Genetic Epidemiology, Psychiatric Genetics, Asthma Genetics and Statistical Genetics Laboratories investigate the pattern of disease in families, particularly identical and non-identical twins, to assess the relative importance of genes and environment in a variety of important health problems.
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The Genetic Epidemiology, Molecular Epidemiology and Queensland Statistical Genetics laboratories investigate the pattern of disease in families, particularly identical and non-identical twins, to assess the relative importance of genes and environment in a variety of important health problems.
One focus is the way melanoma runs in families. All familial cases and twins with melanoma diagnosed in Queensland and NSW from 1982-1990 have been identified. By obtaining detailed information on sun exposure, natural coloration and moliness in index cases and their relatives, a much better perspective of the role of genetic factors in melanoma is being gained. It is clear that moles (melanocytic naevi) are a major risk factor for melanoma. It is therefore important that we know more about the factors responsible for development and change of moles. In an NHMRC/QCF-funded study, we are counting and mapping moles in over 600 pairs of Brisbane 12 year old twins and following them up at their fourteenth birthday. We have shown that individual differences in moliness in this sample are largely genetic and that much of this variation occurs at the familial melanoma locus on chromosome 9.
Alcohol consumption is associated with many medical and social variables. With support from both NHMRC and three large grants from the U.S. National Institute of Alcoholism and Alcohol Abuse, 5,000 pairs of twins plus their relatives - 23,000 subjects in all - have been surveyed, and we have conducted telephone interviews with over 11,000 twins and 4000 of their spouses. Genetic factors account for about two thirds of the susceptibility to alcoholism in both women and men in Australia. Now we are obtaining blood samples from these twins with a view to identifying particular genes predisposing to drinking problems. A major finding this past year is that the alcohol dehydrogenase gene complex on chromosome 4 has a significant effect on risk of alcoholism.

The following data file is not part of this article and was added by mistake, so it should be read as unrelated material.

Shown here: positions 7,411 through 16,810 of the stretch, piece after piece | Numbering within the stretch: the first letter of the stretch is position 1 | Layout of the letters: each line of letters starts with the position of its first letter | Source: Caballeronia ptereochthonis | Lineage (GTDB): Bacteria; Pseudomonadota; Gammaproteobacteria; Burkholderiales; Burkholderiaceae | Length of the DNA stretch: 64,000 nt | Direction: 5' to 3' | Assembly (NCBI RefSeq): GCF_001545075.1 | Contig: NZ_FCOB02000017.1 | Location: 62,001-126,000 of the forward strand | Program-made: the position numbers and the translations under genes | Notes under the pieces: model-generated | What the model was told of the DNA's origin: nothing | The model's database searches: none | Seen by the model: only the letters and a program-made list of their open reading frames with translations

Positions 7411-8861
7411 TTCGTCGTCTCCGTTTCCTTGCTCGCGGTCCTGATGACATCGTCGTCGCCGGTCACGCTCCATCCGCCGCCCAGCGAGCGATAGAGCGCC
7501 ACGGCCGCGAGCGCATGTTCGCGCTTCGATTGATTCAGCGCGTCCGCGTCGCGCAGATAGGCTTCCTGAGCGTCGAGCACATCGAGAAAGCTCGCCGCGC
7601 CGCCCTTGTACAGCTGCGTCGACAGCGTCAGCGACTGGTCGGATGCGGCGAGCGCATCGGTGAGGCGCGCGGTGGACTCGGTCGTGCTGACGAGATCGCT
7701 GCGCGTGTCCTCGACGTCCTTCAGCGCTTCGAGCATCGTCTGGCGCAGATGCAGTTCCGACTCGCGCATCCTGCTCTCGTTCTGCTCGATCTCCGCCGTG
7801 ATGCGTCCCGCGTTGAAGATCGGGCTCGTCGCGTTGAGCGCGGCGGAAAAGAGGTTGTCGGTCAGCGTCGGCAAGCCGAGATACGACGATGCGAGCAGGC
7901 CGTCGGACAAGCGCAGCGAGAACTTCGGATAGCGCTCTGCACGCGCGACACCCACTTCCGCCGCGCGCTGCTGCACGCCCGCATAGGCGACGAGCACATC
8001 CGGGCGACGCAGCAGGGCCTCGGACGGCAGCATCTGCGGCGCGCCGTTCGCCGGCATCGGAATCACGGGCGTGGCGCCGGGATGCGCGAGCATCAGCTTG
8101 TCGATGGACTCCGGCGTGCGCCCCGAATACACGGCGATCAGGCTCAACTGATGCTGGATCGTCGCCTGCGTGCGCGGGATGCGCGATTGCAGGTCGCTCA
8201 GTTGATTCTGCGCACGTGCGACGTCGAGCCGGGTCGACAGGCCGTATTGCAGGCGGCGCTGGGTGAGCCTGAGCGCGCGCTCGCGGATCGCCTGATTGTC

The new challenge in genetic epidemiology, made possible by recent advances in molecular biology and advances in automation and robotics, is to identify the particular genes involved in complex disease etiology. QIMR is a major partner in the CRC for Discovery of Genes for Common Human Diseases. The key resource for such advances to be possible is a large sample of pairs of relatives measured for the traits of interest. Studies conducted by QIMR of more than 7,000 twin pairs over the past ten years provide just such a resource.
We are embarking on projects to find major genes influencing several important women's health problems including endometriosis, the latter being a major risk factor for infertility. We are also interested in the genetics of super-fertility, as manifested in familial dizygotic twinning and have genotyped 213 pairs of sisters who each have DZ twins in order to find the genes responsible.
We are keen to attract good PhD and Honours students in a wide range of topics in Genetic Epidemiology and Gene Mapping. We emphasise statistical and computer skills but offer training in necessary laboratory techniques for gene mapping as a minor theme. Major interests are in behaviour genetics (personality and cognition), psychiatric genetics (anxiety, depression, alcoholism, drug abuse) and common diseases including asthma, endometriosis, and melanoma.